private String manufacturer;
  }

Message Interpolation

If a constraint is violated, its descriptor will be interpolated by the currently configured MessageInterpolator. The interpolated error message can then be retrieved from the resulting constraint violation by calling ConstraintViolation#getMessage(). Below is the signature for MessageInterpolator.

public interface MessageInterpolator {

  /**
   * Interpolate the given message with the annotation attributes
   *
   * @param template The template loaded from annotation/resourceBundle
   * @param attributes The Constraint annotation's attributes
   * @return The interpolated validation error message
   */
  String interpolate(String template, Map<String, Object> attributes);
}

Default Message Interpolation

If no MessageInterpolator is provided, the default interpolator reads the string for brackets, then replaces them with the corresponding annotation attribute. See the below example.

@Size(
        min = 2,
        max = 14,
        message = "Value must be between {min} and {max} characters long"
)
private Collection<String> values;

by default, the error message will be interpolated to: Value must be between 2 and 14 characters long.

Grouping Constraints

All validation methods on Validator take a var-arg argument groups. Groups allow you to restrict the set of constraints applied during validation. One use case for validation groups are UI wizards where in each step only a specified subset of constraints should get validated. The groups targeted are passed as var-arg parameters to the appropriate validate method.

Let's have a look at an example. Below we have a set of classes to be validated

class Car {

  @NotNull //Group-less constraints will automatically be assigned the avaje Default group.
  private String manufacturer;

  @NotNull
  @Size(min = 2, max = 14)
  private String licensePlate;

  @Min(2)
  private int seatCount;

  //Constraints with groups execute only if there is a group matching in the validation request.
  @AssertTrue(
          message = "The car has to pass the vehicle inspection first",
          groups = CarChecks.class
  )
  private boolean passedVehicleInspection;

  // all-args contructor, getters ...
}
// create a car and check that everything is ok with it.
Car car = new Car("Morris", "DD-AB-123", 2, false);
validator.validate(car); // because inspection is not in default group no exception
try {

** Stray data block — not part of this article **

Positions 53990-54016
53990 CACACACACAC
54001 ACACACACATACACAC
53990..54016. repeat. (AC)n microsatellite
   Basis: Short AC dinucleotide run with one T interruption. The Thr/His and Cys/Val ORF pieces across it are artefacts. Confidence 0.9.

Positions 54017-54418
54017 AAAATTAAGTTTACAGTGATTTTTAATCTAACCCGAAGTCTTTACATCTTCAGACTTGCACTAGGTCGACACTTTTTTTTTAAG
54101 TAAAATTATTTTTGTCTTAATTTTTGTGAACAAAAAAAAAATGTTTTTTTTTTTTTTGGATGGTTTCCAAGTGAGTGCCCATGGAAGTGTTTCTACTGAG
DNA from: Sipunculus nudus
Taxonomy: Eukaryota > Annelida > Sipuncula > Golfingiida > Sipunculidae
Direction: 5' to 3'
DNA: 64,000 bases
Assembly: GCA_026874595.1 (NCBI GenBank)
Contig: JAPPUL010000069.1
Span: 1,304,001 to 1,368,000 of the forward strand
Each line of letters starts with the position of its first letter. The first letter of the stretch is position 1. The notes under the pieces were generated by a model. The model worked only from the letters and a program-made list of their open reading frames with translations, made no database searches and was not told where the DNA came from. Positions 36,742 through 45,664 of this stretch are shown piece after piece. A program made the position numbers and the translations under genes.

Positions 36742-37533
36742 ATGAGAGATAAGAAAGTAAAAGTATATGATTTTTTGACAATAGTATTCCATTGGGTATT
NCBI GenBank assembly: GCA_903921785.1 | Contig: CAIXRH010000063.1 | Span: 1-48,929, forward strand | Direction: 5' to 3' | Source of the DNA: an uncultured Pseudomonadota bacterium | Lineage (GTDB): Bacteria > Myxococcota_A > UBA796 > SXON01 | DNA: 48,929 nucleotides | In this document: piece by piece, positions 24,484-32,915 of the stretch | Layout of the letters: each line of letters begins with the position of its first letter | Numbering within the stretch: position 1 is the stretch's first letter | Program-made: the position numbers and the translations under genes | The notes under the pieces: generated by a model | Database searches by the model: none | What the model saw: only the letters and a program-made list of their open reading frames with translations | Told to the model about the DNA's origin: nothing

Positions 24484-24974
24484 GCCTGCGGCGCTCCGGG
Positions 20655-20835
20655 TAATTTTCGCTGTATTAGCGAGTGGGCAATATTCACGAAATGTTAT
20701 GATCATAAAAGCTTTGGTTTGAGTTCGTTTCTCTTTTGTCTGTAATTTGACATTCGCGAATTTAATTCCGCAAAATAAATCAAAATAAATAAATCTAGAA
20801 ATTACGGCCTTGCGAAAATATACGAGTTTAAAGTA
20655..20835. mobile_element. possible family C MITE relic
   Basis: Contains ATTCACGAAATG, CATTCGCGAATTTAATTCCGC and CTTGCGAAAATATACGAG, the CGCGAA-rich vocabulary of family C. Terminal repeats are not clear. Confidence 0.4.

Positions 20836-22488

// Check the inspection (it won't pass)
validator.validate(car, CarChecks.class );
} catch (ConstraintViolationException ex) {

  var constraintViolations = ex.violations();
  assertEquals(1, constraintViolations.size());
  assertEquals(
          "The car has to pass the vehicle inspection first",
          constraintViolations.iterator().next().getMessage()
  );
}

The first validate() call is done using no explicit group. There are no validation errors even though the property passedVehicleInspection is false, as the constraint defined on the property does not belong to the default group.

The next validation using the CarChecks group fails until the car passes the vehicle inspection.

Custom Constraints

Avaje Validation defines a whole set of standard constraint annotations such as @NotNull, @Size etc. In cases where these built-in constraints are not sufficient, you can easily create custom constraints tailored to your specific validation requirements.

To create a custom constraint, the following two steps are required:

  1. Create a constraint annotation
  2. Implement an adapter to validate objects

@Constraint

We use the @Constraint annotation to mark an annotation class as a composable constraint annotation. The below example section shows how to write a constraint annotation which ensures that a given string is either completely upper case or lower case.

@Constraint //for Jakarta/Javax versions, use @Constraint(validatedBy = { })
public @interface CheckCase {

    String message() default "{io.avaje.validator.CheckCase}"; //default error message

    Class<?>[] groups() default { }; //groups